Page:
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The Kidney

  • Performs two main functions:
    -Removal of nitrogenous metabolic waste from the body.
    -Osmoregulation, the mechanism of balancing levels of water and solutes.
  • Amino acids are deanimated in the liver and excreted as urea by the kidneys.
  • Humans have two kidneys and are the organs that filter waste products from the blood.
  • Each kidney recieves blood from a renal artery and returns blood via the renal vein.
  • A narrow tube called the ureter carries urine to the bladder.
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  • Blood passes through the glomerulus (tight knot of capillaries in the Bowman's capsule) and then through capillaries serving the proximal convoluted tubule and then through capillaries serving the Loop of Henle; known as the vasa recta.
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  • Filtration under pressure that seperates small soluble molecules from the blood plasma; water, glucose, urea and salts are filtered, whereas proteins cannot be filtered.
  • The rate at which fluid passes from the blood in the glomerular capillaries into the Bowman's capsule is called the glomerular filtration rate. This is rapid and is determined by the difference in water potential between both areas.
  • The basement membrane of the capillary forms the selective barrier between the blood and filtrate, and acts as a selective molecular sieve:
    -The first cell layer is the wall of the capillary, which has many gaps.
    -The basement membrane is the middle layer that acts as the sieve.
    -The epethial cells on the next membrane are called podocytes and hold the basement membrane in place.
  • Most pressure comes from the hydrostatic pressure in the glomerulus, the pressure is amplified by the fact that efferent vessel is more narrow than the afferent; the blood plasma also affect the pressure. 
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Selective Reabsorption

  • Where useful molecules are reabsorbed back into the blood, such as glucose.
  • All the glucose and most of the water and salt are reabsorbed.
  • These proximal convoluted tubule cells are adapted by:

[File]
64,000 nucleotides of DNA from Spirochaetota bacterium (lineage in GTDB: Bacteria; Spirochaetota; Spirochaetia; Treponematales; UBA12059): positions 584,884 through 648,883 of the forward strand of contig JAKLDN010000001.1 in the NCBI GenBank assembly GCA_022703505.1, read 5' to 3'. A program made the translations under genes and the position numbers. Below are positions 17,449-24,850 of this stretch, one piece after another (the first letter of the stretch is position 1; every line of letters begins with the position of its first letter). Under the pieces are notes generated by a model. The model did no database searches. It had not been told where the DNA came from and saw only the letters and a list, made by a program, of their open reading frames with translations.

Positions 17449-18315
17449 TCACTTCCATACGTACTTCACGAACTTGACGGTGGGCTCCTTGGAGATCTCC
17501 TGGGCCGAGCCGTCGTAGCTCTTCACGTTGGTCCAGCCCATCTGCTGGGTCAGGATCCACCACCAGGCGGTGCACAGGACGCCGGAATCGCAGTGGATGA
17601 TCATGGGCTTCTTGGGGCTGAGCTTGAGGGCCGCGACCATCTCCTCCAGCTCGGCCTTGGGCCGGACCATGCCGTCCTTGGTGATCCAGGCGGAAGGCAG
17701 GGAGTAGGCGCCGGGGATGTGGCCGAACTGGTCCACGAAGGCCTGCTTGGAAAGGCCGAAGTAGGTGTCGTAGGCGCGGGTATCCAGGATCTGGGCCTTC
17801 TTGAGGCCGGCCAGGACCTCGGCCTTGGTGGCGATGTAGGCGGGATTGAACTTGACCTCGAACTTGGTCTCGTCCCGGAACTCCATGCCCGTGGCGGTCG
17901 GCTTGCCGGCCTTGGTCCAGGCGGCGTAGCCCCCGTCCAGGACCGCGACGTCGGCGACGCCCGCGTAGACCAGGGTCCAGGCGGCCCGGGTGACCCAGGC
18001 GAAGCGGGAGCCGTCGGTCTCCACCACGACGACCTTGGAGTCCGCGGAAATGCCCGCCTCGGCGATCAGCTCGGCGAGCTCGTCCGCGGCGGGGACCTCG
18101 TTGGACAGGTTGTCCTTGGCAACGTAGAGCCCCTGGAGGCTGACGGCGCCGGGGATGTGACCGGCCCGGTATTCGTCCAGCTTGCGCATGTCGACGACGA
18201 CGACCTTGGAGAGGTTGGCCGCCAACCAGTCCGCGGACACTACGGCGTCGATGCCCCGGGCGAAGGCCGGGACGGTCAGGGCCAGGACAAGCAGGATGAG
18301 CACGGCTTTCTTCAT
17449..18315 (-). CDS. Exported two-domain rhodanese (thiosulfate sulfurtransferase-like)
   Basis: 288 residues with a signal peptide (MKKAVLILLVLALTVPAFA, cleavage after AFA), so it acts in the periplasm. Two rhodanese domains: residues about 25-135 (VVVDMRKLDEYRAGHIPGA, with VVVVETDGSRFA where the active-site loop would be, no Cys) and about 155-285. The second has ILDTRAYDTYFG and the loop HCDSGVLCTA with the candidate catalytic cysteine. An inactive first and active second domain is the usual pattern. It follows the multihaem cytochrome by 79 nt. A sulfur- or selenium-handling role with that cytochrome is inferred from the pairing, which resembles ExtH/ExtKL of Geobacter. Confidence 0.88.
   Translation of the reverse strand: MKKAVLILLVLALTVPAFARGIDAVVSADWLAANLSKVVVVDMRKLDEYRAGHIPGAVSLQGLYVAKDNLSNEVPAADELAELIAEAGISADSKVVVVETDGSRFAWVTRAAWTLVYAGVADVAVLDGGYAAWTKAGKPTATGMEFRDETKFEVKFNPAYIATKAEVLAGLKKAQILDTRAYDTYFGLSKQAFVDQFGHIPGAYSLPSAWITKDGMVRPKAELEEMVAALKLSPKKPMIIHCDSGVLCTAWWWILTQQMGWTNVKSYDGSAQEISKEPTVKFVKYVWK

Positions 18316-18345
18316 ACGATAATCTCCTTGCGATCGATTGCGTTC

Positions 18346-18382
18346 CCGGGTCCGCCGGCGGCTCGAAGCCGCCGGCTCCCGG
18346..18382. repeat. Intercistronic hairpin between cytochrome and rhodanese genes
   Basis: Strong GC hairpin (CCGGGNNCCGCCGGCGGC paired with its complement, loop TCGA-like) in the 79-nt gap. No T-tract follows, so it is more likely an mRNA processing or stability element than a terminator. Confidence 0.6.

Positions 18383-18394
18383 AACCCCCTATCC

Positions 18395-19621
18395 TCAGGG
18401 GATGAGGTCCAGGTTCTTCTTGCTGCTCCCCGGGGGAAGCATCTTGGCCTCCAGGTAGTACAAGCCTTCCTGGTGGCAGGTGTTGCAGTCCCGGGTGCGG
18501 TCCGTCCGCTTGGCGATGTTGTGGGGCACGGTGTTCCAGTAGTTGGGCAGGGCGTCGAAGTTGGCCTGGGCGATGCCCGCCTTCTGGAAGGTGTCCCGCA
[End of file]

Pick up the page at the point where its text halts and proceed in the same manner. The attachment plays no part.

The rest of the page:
-Microvilli providing a large area for absorption.
    -Numerous mitochondria for the active transport of glucose and salts.
  • Small amounts of water and absorbed by the distal tubule and most of the remaining water is reabsorbed by the collecting duct.
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Loop Of Henle and Collecting Duct

  • The loops of Henle concentrate salts in the tissue of the medulla, the high concentration of salt causes an osmotic flow of water out of the collecting duct; concentrating the urine.
  • At the ascending limb the walls are impermeable to water, the cells in the wall at first diffuse and then actively transport salts out of the tubule and into the tissue fluid; producing low water potential in the surrounding tissue.
  • The walls of the descending limb are permeable to water and also to salt ions, as the fluid passes down, water moves out and the filtrate gets more concentrated as it moves down; evenutally being its most concentrated at the bottom of the loop.
  • The concentrated fluid now flows up the tubule and this forms a counter-current multiplier; where the two loops side by side casuses the maximum concentration to be built up.
  • The fluid flowing up gets less concentrated near the top, as ions flow back out of solution; when it reaches the collecting duct it flows back down and into a region of low water potential; the water flows out of the collecting duct and back into blood.
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Loop Of Henle

(Sort of a rather vague diagram, hope it helps :'))

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  • Water is gained from food and drink, it is lost via:
    -Loss in faeces
    -Keeping exchange surfaces moist
  • Osmoregulation operates via a negative feedback:
    -The permeablity of the collecting duct walls are affected by the hormone ADH.
    -ADH makes the walls more permeable and so water is reabsorbed more.
    -A fall in water potential (may occur by sweating/less water intake) means that the hypathalmus will detect a change and release more ADH into the bloodstream.
    -So more water is reabsorbed into the tissues of the medulla.
    -More water back into the blood and the small amount of urine produced is concentrated. 
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Negative Feedback Loop


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Adaptations To Kidneys

  • Fish and other aquatic animals produce ammonia, which is highly toxic but extremely soluble in water and thus does not harm them once diluted.
  • Birds and insects produce uric acid, which is non-toxic and insoluble, it uses a lot of energy to be produced but very little water.
  • Mammals excrete urea, requires energy but isn't as toxic as ammonia.
  • Loop of Henle is also adapted:
    -Desert animals have long loops of Henle to reabsorb as much water as possible, so the urine contains very little water.
    -Terrestrial animals have medium loops, moderate reaborption.
    -Animals that live in/near water have shorter loops due to no lack of water.
  • Desert animals also live off of metabollic water, where they get water produced from the breakdown of food during respiration; they reduce water loss and energy loss and intake very little water. 
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